We stayed for a couple of days, it was very clean, had a great camp kitchen, free wifi and not very busy at all. Why would we leave?. I went for some great runs along a beautiful running path that stretches the length of the beach, where actually the Ripcurl surf competition had been the previous weekend. Typical Travelling Marsh’s timing we had missed it.
Next stop Byron Bay for a much needed surf lesson and hopefully some serious surfing. Now Byron Bay is a beautiful place to be. It has a very laid back vibe. Obviously it is also full of young folk all heading to the many bars on the main street. This coincidentally is also home to what was Paul Hogans very pub (he of Crocodile Dundee fame, youths ask your parents), until it was sold earlier this year for millions of $’s. Apparently lots of people come to Byron and never leave. I can see how that could happen.

We managed to find ourselves a place to stay, the Light House Campsite; right by the beach. After setting up our camp we went off to cool off in the sea. I tried to surf once more but still couldn't get up. So the following morning after a fantastic run up to the light house, past many beaches and surfers with some magnificent views, I got back and signed up for a afternoon lesson with Black Dog surfing.
Which turned out to be a great surf school. When I told them what board I had, and that it wasn’t going well, Scottie; my instructor from California explained that it was too advanced for me and no wonder I couldn't stand up on it. So with a giant foam board and the patients of Scottie I got to surf standing up in no time, I surfed into the shore several times with a big grin on my face. Unfortunately not without some pain, as I got stung pretty badly by blue barb jelly fish on my legs, especially behind my knees and arms.
Evil Jellyfish...
Now if you have never encountered these stingy beasts they hurt. And not just the initial sting, but give it 10minutes or so and the sting travels into your glands. So after my lesson I felt as if someone was ripping out my ovaries, I was almost doubled up in pain. Not pleasant, apparently it’s pretty painful for you chaps too. Thankfully the pain went within a few hours after a very hot shower; but it was very uncomfortable. Note to self: keep away from jelly fish especially the blue ones!

That evening we walked over to Waitego Beach, a quiet little beach off the main drag; to watch the sunset and the surfers bob about. We finished off our evening in Mongers for a delicious Fish & Chips dinner. A bit of a treat for us, we hadn’t been to a restaurant for ages. And McDonalds doesn’t count, no matter what the advertising says.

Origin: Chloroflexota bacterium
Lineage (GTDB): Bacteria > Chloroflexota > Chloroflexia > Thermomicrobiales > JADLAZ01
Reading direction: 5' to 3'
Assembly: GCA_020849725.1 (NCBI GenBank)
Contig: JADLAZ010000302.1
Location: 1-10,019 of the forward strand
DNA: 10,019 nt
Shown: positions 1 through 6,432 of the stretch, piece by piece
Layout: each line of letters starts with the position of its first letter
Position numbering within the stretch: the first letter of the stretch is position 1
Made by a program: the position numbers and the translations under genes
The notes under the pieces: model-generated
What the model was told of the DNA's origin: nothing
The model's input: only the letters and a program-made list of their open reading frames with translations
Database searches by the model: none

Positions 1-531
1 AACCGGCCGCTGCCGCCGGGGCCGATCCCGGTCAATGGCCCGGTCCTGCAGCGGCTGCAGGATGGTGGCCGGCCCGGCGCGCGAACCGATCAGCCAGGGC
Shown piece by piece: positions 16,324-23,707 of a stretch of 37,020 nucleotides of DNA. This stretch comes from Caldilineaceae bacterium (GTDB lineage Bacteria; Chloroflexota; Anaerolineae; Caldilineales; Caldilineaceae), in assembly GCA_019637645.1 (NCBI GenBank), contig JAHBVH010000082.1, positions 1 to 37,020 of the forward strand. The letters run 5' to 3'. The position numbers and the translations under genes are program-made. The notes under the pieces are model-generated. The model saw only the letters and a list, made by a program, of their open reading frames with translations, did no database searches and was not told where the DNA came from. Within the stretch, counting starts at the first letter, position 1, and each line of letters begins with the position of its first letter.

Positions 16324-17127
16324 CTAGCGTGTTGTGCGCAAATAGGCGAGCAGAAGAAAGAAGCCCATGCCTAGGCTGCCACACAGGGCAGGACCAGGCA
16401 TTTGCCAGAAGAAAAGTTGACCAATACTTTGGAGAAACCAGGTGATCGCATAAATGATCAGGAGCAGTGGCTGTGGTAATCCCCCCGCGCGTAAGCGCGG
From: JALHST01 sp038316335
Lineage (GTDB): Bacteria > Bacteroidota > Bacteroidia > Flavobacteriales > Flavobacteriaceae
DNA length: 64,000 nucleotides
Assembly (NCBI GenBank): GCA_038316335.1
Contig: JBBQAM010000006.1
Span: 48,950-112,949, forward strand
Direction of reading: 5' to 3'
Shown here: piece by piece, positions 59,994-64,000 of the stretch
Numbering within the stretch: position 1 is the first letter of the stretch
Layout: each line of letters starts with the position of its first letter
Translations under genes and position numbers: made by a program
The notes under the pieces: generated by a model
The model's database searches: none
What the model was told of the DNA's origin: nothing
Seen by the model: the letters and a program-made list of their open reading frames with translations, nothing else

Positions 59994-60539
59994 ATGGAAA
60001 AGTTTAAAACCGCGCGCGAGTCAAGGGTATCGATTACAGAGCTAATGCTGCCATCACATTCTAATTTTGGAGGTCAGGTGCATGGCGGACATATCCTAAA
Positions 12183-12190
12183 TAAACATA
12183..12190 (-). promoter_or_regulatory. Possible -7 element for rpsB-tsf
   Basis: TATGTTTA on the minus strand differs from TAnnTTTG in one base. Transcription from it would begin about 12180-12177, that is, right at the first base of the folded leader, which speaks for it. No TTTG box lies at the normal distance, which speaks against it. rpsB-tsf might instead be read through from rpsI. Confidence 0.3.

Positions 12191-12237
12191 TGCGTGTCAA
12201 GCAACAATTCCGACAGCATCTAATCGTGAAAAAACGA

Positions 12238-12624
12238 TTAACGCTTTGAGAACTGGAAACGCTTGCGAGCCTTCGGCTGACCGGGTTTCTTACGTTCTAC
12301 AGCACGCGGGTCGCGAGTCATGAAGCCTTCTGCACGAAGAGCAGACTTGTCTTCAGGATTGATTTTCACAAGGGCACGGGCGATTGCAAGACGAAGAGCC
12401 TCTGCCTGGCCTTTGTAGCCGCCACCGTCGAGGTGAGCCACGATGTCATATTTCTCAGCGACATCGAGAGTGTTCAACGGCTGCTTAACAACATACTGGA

When we got back to our site we noticed that Clive had a big dent in his front wing. Not quite sure how someone could of it hit him, with such a large area around where he was parked. Oh well nothing we could do about it now.
The following morning it was rainy and grey, thankfully the tarp had done its best. And the only thing to do after my run was to go a test my new surfing technique, you can only get so wet after all. I hired a big green foamy from the campsite shop and went for a splash. Tim came and had a go too. It was a fun morning, if a little tiring with the weather. Soon it was lunch time and after we had warmed up with noodles I decided to head back in; Tim was staying in the dry and warm of the camp kitchen.
So with big green foamy under my arm, well almost, off I went. Catching my first wave I jumped up, crouched down and then I’m not quite sure what happened next, but I was tumbling in the surf and smashing my face against the beach. When I up turned myself up the right way, I was helped out of the wash by a young woman who had seen my surfing display, she looked quite concerned, and rightly so as I had blood coming out of my mouth. Honestly blood just seems to “bleed” on wet skin.
Feeling a little embarrassed and quite teary I left the beach, dragging green foamy board behind me.
Game over!
I painfully got myself back to Tim who when he saw me thought I had got beaten up by another surfer rather than the surf itself. I did look quite a state with a split lip, bruised swollen chin, black eye and cricked neck. Feeling very sorry for myself I got in a hot shower while Tim took the board back. This here would be the end of my “surfing” least for now.

That evening when I was feeling very sorry for myself, applying Elizabeth Arden 8 hour cream on my battered face. We were visited by our camp neighbours,no not that kind of camp,they were actually an old ex pat Essex couple who had come to admitted to driving into Clive. Apparently their new big people carrier is much larger than their other car when reversing it. So with a little chit chat about "home" they went back to their tent. We left it with the agreement that they would leave us there info. etc. so they would reimburse us for the damage they did. The following morning when we packed up to leave they had "gone out" already in their big car. So with me looking like a battered wife we headed off, asking the campsite manager to give the Essex man our details. Obviously we've never heard anything from them. Gotta love those Essex folks?!
 So with that we left lovely laid back Byron Bay on a wet rainy day, ready for our new adventure into the outback with a new Helpx family. Hoping it would be sunny there.